"Mr. Ouattara says it is imperative that Ivorians learn again how to live together in peace. In this spirit, he says he will encourage dialogue among all political leaders to maintain an atmosphere of confidence and peace and make reforms to consolidate democracy," said a translator of Ouattara's remarks.

"Mr. Ouattara says reconciliation in Ivory Coast must be accompanied by forgiveness and mutual respect. But in order to properly honor the memory of those killed in this political violence and ensure their families' compensation, he says a truth and reconciliation commission will be put in place as quickly as possible," said a translator of Ouattara's remarks.

The United Nations says post-electoral violence has killed more than 400 people. Human Rights Watch says a three-month campaign of organized violence by soldiers and militia loyal to Gbagbo may constitute war crimes.

You May Like

Koreas Mark 61st Anniversary of War Armistice

Muted observances on both sides of heavily-armed Demilitarized Zone that separates two decades-long enemies More

Judge Declares Washington DC Ban on Public Handguns Unconstitutional

Ruling overturns capital city's prohibition on carrying guns in pubic More

Pricey Hepatitis C Drug Draws Criticism

Activists are using the International AIDS Conference to criticize drug companies for charging high prices for life-saving therapies More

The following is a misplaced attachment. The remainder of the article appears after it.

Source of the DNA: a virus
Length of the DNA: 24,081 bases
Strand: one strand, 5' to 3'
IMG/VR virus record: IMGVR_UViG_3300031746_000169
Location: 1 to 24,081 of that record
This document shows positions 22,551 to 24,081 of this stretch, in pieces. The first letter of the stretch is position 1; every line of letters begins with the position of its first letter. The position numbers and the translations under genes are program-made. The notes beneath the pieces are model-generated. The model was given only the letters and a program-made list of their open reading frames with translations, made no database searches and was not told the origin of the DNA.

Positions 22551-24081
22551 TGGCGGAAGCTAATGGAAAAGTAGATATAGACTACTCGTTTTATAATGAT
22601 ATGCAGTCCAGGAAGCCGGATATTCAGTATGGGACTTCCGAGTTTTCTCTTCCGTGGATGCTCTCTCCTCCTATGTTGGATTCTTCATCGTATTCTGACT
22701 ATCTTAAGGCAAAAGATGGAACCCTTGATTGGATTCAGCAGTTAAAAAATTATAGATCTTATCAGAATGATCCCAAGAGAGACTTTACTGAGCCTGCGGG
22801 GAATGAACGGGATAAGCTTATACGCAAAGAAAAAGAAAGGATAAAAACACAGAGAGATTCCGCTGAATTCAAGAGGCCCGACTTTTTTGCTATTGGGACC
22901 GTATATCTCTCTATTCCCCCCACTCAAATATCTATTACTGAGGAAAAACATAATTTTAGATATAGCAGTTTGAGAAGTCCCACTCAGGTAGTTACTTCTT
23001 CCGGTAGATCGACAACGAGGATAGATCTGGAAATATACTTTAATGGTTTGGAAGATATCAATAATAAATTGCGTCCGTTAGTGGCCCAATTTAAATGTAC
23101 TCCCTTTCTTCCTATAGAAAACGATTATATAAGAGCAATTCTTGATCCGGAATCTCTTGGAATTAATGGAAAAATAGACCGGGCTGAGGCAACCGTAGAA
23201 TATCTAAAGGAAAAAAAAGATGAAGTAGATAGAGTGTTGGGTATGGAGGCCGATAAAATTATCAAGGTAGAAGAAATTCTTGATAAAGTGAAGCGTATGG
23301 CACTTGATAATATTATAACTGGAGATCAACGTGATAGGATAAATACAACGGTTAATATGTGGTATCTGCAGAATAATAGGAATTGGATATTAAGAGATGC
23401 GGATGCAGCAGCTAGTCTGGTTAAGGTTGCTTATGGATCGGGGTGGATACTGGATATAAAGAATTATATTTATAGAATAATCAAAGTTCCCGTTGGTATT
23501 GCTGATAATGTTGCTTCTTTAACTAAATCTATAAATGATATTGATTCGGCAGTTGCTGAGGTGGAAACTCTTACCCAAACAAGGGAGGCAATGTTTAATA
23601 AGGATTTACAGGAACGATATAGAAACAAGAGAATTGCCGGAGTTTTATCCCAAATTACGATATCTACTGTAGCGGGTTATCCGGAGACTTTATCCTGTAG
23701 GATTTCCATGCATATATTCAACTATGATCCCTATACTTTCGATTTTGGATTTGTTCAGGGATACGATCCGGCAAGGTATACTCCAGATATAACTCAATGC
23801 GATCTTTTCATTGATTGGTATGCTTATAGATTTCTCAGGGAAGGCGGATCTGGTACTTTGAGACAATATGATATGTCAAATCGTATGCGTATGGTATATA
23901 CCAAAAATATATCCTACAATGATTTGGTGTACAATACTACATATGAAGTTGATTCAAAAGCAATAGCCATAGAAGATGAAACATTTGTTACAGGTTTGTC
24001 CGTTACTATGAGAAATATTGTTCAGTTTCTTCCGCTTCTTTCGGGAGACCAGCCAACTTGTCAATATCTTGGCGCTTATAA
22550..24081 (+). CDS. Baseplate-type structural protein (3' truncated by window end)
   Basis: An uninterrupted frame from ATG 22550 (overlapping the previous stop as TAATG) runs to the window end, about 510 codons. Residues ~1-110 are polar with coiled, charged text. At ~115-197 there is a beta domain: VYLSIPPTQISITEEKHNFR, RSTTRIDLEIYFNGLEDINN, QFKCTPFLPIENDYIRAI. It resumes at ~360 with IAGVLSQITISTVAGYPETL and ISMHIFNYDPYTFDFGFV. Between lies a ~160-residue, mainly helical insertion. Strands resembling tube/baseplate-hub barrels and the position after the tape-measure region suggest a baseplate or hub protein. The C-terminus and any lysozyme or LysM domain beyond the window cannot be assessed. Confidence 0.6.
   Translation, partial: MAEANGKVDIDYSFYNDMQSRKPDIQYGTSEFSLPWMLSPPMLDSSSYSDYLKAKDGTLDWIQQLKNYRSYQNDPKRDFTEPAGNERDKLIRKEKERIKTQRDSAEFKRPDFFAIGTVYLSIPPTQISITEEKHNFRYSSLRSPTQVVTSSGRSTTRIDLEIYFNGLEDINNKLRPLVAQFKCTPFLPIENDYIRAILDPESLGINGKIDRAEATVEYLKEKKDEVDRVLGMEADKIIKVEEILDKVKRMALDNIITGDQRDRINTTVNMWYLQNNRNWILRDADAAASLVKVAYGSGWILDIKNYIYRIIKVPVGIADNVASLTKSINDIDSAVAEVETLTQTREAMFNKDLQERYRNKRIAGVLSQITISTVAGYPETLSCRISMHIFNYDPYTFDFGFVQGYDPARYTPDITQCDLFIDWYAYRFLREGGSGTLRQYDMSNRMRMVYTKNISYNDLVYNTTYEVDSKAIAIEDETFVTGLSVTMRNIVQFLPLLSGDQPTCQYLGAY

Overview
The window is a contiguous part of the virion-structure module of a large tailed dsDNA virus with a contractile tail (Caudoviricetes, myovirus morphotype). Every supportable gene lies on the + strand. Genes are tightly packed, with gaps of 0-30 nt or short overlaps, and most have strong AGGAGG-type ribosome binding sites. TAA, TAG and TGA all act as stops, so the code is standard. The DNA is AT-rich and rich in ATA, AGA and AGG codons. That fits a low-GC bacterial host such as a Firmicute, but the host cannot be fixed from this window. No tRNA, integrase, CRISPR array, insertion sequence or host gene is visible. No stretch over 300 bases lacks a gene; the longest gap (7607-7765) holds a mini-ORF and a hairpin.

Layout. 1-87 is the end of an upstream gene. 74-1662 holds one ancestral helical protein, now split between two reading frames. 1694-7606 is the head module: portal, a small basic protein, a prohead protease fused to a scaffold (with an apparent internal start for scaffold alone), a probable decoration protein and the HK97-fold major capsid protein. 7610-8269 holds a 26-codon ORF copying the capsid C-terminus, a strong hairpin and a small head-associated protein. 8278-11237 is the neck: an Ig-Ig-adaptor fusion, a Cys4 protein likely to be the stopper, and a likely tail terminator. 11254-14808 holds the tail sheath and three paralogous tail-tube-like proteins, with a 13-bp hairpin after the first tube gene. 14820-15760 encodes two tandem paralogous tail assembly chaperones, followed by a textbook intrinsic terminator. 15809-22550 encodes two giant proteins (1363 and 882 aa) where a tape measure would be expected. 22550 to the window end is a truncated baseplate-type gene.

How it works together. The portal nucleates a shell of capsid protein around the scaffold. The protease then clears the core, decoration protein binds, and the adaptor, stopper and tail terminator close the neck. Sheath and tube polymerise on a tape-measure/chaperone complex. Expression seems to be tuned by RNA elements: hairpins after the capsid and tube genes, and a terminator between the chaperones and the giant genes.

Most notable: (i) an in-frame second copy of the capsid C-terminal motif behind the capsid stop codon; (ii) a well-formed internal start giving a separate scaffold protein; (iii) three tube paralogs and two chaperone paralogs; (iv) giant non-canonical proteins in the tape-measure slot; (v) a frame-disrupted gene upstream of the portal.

This forum has been closed.
Comments
     
There are no comments in this forum. Be first and add one

Featured Videos

Your JavaScript is turned off or you have an old version of Adobe's Flash Player. Get the latest Flash player.
Students in Business for Themselvesi
X
Mike O'Sullivan
July 26, 2014 11:04 AM
They're only high school students, but they are making accessories for shoes, fabricating backpacks and doing product photography - all through their own businesses. It's the result of a partnership between a non-profit organization that teaches entrepreneurship and their schools. VOA's Mike O'Sullivan and Deyane Moses met the budding entrepreneurs near Los Angeles.
Video

Video Students in Business for Themselves

They're only high school students, but they are making accessories for shoes, fabricating backpacks and doing product photography - all through their own businesses. It's the result of a partnership between a non-profit organization that teaches entrepreneurship and their schools. VOA's Mike O'Sullivan and Deyane Moses met the budding entrepreneurs near Los Angeles.
Video

Video Astronauts Train in Underwater Lab

In the world’s only underwater laboratory, four U.S. astronauts train for a planned visit to an asteroid. The lab - called Aquarius- is located five kilometers off Key Largo, in southern Florida. Living in close quarters and making excursions only into the surrounding ocean, they try to simulate the daily routine of a crew that will someday travel to collect samples of a rock orbiting far away from earth. VOA’s George Putic has more.
Video

Video Not Even Monks Spared From Thailand’s Junta-Backed Morality Push